The Colombia simplified limited company (SAS) this entity is only required by law to appoint a statutory auditor if its total assets exceed USD $1,655,000 or if its annual turnover exceeds $994,000. The SAS must also appoint at least 1 legal representative who must live in Colombia. A Colombia SAS needs to file an annual tax return, requires a tax registration certificate and financial statement. The corporate tax rates is at 25%.
The Colombia limited liability company (Ltda.) This entity is not required to appoint a statutory auditor unless either I. its assets exceed $1,655,000 or II. its annual turnover exceeds USD $994,000. A Colombia Ltad. needs to file an annual tax return, requires a tax registration certificate and financial statement. The corporate tax rates is at 25%.
A Colombia SA is required by law to appoint a statutory auditor. A Colombia SA needs to file an annual tax return, requires a tax registration certificate and financial statement. The corporate tax rates is at 15% - 25%.
A Colombia branch office must appoint a statutory auditor. The entity is subject to a higher corporate tax than most at a rate of 33%. A Colombia branch office needs to file an annual tax return, requires a tax registration certificate and financial statement. The corporate tax rates is at 33%.
A Colombia representative office does not need to file an annual tax return and no tax registration certificate or financial statements are required. The is no corporate tax.
A statutory audit is not required for an LLC, SLC, and Rep Office, but is required for a PLC and Branch Office, all of which are regulated by the Bogota Chamber of Commerce. In Colombia the taxable period is the calendar year, with no exceptions being admissible, with return filing due dates set by the government every year, which usually fall in April. The audit cycle corresponds to the taxable period, which for the case of CIT is one year. The standard statute of limitations is three years (up from two years), from the due date or the date in which the return has been filed if extemporary. According to PwC, “While there are no specific topics to be observed by the tax authorities when performing an audit, usually they look at the formal compliance requirements, the correct application and deductibility of cost and expenses, and the inclusion of all assets of the taxpayer.”
There are special proceeding rules that must be applied if the Colombian Tax Authority defines that a taxpayer has incurred abusive practices. Again, according to PwC, “Such proceeding includes issuing an official requirement stating the reasons why the administration considers the taxpayer’s practice as abusive and it will only require at least summary/slight/hint evidence. The taxpayer will have a term of three months to reply to the assessment. If the argument is not satisfactory for the administration, another official statement must be issued where the Colombian Tax Authority explains the amendments that must be made to the taxpayer returns and which is, in the authorities opinion, the ‘real’ transaction.” For more information on statutory practices, the tax audit procedure, and additional tax and penalties please refer here.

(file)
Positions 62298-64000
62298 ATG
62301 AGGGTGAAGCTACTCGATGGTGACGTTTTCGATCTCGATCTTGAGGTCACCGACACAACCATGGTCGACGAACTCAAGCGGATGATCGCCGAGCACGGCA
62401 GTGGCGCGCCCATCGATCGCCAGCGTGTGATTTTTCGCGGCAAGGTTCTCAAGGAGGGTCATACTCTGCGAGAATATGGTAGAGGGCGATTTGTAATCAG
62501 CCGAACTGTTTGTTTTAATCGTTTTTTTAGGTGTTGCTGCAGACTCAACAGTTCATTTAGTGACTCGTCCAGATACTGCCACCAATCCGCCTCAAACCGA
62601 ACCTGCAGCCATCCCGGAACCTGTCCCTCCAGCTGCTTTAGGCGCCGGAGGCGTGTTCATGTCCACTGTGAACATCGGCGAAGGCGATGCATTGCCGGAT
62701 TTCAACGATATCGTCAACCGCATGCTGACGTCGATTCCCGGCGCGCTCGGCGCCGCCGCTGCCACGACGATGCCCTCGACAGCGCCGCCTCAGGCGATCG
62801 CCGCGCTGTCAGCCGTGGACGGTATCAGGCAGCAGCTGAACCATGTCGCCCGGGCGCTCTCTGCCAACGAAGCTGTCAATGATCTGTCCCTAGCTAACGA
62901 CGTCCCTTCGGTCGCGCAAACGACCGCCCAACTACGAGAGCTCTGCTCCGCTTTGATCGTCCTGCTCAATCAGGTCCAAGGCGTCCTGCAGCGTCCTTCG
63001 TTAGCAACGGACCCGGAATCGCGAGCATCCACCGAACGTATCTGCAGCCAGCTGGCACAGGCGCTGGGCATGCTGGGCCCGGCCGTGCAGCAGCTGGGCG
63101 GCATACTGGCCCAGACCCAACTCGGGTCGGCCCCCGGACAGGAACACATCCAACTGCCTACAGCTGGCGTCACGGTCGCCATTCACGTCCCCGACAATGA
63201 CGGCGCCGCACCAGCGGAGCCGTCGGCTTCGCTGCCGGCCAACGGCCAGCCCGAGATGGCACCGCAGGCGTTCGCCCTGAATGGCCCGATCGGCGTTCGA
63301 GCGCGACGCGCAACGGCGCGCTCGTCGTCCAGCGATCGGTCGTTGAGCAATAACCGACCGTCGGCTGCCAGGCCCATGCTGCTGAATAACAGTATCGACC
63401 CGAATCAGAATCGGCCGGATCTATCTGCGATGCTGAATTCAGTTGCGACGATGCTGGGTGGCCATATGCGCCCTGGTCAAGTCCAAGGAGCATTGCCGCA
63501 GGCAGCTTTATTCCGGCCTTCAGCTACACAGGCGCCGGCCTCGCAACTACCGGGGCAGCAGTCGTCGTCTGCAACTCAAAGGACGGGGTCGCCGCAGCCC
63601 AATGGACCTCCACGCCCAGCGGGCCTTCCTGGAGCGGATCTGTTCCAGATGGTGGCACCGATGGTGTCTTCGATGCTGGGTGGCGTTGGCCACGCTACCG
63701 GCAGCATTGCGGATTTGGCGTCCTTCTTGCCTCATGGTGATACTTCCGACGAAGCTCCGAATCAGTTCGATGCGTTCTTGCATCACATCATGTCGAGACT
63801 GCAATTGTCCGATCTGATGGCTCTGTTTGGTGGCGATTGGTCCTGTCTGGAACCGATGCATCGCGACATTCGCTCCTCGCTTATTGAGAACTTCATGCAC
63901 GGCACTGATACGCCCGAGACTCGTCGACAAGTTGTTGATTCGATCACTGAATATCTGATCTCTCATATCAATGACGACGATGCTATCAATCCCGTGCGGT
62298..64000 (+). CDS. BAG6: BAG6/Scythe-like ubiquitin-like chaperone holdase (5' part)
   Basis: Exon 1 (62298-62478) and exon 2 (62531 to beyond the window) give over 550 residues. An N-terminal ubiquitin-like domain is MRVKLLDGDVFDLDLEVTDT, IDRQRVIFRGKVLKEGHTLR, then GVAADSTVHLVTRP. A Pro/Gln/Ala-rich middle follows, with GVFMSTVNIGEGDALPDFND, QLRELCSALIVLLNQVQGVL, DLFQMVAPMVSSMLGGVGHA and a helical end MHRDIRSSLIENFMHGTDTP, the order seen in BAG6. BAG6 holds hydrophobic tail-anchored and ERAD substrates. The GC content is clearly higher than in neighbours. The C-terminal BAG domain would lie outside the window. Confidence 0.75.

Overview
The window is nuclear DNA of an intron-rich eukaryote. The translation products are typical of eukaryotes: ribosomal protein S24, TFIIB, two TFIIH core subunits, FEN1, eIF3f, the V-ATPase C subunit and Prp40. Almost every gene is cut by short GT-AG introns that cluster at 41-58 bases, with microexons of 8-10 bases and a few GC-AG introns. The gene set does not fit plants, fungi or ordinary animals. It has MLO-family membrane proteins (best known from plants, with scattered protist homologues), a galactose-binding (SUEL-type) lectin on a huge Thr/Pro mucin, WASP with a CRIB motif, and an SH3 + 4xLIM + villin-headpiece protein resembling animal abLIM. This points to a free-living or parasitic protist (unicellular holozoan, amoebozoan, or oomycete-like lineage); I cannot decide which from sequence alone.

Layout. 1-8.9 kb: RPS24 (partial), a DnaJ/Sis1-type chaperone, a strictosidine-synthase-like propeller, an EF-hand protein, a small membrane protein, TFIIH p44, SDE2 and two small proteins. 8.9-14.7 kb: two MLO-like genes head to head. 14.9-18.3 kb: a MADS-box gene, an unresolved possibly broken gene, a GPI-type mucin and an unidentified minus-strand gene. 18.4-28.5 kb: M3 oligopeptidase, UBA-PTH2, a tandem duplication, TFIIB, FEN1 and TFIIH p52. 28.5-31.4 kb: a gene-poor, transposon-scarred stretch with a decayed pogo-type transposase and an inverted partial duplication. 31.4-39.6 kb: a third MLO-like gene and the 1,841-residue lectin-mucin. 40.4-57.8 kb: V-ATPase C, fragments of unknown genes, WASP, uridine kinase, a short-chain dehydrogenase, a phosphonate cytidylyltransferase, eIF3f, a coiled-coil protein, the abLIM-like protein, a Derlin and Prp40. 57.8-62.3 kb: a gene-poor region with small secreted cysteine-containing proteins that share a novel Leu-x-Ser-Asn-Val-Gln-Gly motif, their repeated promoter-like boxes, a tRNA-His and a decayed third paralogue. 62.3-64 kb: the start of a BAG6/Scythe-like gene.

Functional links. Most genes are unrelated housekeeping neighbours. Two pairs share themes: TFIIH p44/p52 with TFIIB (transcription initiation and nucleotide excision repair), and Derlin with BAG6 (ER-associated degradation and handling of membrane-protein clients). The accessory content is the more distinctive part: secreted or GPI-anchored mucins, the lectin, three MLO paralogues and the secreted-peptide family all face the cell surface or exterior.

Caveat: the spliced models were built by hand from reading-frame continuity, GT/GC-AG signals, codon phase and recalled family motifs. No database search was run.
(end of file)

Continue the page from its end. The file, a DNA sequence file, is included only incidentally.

At the moment, the issue is a bit confusing because, to this day, the Bank of the Republic does not recognize cryptocurrency as a legal tender in the country and, therefore, the transactions carried out under this law are not taken into consideration either framework.
However, according to the analysts surveyed by LR, the lack of an express pronouncement of the Dian before this issue, does not exempt the investors from paying the income derived from the sale of their Bitcoins. “Behind the Bitcoin there may be a range of products associated with the production of that” currency”, called” virtual currency mining “, generating income that can be valued and generate an income for those who obtain it as part of their equity and to have effects in tax matters “, the Dian assured this medium when sending her this concern. Given this scenario, in theory people should pay the Bitcoins for the general rules or the occasional gains from the sale of this cryptocurrency, understanding Bitcoin as an investment asset.
“Tax issues have yet to be decided. We should think that people will have to report them as part of their assets in the corresponding income statement. In this way, and to the extent that the Bitcoin is part of the assets of the people, they will have to follow the corresponding tax rules.
“The Dian has not given us any clarity in the matter. Although we advise investors to declare it in their income, we do not know how to do it. For example, some companies are taxing it through rent as part of their assets, but for people who have small investments, they do not. This is a matter already decided in other countries such as the United States or Japan, “revealed Carlos Mesa, director of the Bitcoin Colombia Foundation.
Finally, Gustavo Cote, former director of the Dian, made it clear that investing in Bitcoins does not free of paying taxes. “While it is true that there are no known programs to raise money from Bitcoins, an investor should include it in their income statement,” said the expert.
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